Liveblogging at the Social Computing Symposium 3

From an afternoon session on mobile and pervasive social computing.

Rich Ling suggests that mobile computing or communication creates social cohesion better than other computer-mediated communication. I don’t really buy that, for a variety of reasons. Perhaps partly because I don’t think it’s more or less, it’s different kinds of sociality that we’re talking about.

Dina Mehta talks about mobile phone usage in India. She observes that mobile phones are the primary gate to the Internet for many, which is one of the issues about mobile usage that really unnerves me. It absolutely is not the way I think about mobile technology: cellular usage is something I came to very late, and it’s a profoundly specialized technology in my own usage. The US market in general had slower penetration than elsewhere in the world. She pointed out something important: it’s a gateway in India because it’s the cheapest way to access the Internet, just as US local phone rates were an important precondition of Internet access through modems and then broadband here. But the consequences are non-trivial: there is just a big difference between what you can deliver over a desktop or laptop on one hand and a mobile phone on the other. I don’t think I’m just wedded to my own usage habits: I think there are reasons to prefer delivery of the Internet over computers as opposed to mobile phones.

Daniel Pargman speaks to pervasive, location-based games. I’m definitely convinced, despite my earlier skepticism about some mobile computing or communication, that this is a huge area of potential innovation, especially for massively multiplayer-style games.

Cathy Beaton makes a really powerful presentation on the ways that mobile technologies in classrooms have powerful levelling effects for students and teachers with varying ability, talents and/or disabilities.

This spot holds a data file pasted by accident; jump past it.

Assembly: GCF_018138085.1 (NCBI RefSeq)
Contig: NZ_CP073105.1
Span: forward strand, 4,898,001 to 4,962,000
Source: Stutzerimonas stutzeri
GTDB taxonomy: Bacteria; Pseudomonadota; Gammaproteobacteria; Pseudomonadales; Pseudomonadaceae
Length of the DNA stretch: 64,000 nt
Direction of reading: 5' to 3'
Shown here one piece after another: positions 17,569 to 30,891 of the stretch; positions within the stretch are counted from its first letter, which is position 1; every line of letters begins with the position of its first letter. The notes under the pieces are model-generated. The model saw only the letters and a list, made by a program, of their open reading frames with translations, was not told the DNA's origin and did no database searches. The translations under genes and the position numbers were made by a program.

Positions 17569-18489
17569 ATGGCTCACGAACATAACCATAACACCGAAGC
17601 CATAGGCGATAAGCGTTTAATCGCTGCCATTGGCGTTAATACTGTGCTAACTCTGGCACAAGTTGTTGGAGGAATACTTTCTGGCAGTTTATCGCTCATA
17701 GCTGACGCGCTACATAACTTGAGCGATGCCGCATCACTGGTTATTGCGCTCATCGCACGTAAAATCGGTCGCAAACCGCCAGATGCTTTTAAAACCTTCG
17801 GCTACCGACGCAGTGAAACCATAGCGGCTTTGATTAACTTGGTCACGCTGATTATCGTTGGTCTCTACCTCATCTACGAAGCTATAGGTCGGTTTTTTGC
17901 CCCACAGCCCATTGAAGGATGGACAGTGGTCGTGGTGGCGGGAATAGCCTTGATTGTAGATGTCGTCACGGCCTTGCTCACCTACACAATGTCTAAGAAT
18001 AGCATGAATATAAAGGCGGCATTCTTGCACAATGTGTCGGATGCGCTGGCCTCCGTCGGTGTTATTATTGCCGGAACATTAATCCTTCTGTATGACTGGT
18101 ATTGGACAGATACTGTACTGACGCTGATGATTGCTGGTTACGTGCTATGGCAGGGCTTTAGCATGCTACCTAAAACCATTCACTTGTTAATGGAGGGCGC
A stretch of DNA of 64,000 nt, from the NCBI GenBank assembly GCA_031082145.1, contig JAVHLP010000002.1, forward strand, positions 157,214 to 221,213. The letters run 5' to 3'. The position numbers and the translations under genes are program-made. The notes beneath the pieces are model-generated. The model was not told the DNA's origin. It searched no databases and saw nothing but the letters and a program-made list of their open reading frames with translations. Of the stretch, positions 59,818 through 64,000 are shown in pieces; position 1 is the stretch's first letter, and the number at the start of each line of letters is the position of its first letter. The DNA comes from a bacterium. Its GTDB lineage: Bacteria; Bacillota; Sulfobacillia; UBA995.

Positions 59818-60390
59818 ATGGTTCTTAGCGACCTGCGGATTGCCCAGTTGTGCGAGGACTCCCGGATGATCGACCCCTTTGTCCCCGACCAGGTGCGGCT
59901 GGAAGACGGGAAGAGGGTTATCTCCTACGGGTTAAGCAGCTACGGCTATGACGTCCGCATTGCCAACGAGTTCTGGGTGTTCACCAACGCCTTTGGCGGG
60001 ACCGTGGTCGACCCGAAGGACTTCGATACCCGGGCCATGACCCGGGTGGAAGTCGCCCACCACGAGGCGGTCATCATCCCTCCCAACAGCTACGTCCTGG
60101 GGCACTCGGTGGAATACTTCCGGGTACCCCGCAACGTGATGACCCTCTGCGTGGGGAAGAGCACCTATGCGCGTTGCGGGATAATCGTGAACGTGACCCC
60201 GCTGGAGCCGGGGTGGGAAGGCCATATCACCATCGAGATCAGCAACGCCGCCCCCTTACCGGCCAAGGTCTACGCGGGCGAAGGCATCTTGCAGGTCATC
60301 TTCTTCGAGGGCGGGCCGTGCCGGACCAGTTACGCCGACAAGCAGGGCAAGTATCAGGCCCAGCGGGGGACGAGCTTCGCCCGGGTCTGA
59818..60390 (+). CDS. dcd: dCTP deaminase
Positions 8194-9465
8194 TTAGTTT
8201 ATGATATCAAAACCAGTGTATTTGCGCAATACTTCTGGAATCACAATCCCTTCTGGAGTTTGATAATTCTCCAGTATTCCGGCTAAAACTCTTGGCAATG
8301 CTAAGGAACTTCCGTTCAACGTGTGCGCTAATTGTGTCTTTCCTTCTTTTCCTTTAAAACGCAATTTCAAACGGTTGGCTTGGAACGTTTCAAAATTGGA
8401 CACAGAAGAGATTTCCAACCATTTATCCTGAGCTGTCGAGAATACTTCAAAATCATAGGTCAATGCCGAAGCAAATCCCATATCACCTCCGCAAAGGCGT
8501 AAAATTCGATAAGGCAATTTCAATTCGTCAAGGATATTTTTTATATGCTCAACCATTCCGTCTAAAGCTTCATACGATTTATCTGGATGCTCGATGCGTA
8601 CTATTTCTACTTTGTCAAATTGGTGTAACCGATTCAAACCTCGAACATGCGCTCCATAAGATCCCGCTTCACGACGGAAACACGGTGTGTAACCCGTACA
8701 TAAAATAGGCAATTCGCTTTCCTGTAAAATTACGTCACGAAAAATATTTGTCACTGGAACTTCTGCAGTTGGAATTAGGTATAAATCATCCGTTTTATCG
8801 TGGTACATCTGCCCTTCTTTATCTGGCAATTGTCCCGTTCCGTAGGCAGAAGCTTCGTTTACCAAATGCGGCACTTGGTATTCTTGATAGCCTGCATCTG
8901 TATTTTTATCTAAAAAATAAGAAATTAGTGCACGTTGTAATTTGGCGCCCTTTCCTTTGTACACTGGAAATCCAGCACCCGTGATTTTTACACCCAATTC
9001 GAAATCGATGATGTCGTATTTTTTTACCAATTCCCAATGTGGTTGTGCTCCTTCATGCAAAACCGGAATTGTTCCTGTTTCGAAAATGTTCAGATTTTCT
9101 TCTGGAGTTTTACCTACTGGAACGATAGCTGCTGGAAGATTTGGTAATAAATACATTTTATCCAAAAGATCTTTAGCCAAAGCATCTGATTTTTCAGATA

Howard Rheingold focuses on the issues we were talking about at lunch, the use of wireless technologies in classrooms. He observes on the side that universities seem to have meetings about everything (welcome to the Terrordome, Howard) but that oddly, something that has a huge impact on instruction (the installation of wireless in classroom buildings) just sort of seems to have happened without meetings where he is, and I suspect similarly without meetings at many universities and colleges. He also talks about the use of mobile computing to coordinate collective action problems in novel ways, a familiar but important topic that is one of my favorite things to just sit around and speculate about.

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1 Response to Liveblogging at the Social Computing Symposium 3

  1. Laura says:

    I would add to Howard’s observation about the addition of wireless occurring without a meeting that the addition more generally of technology into the curriculum has happened without a meeting. It’s one of my pet peeves that we implement some system without any input from students or faculty or discussing the implications and the best uses of that system.

    Still jealous.

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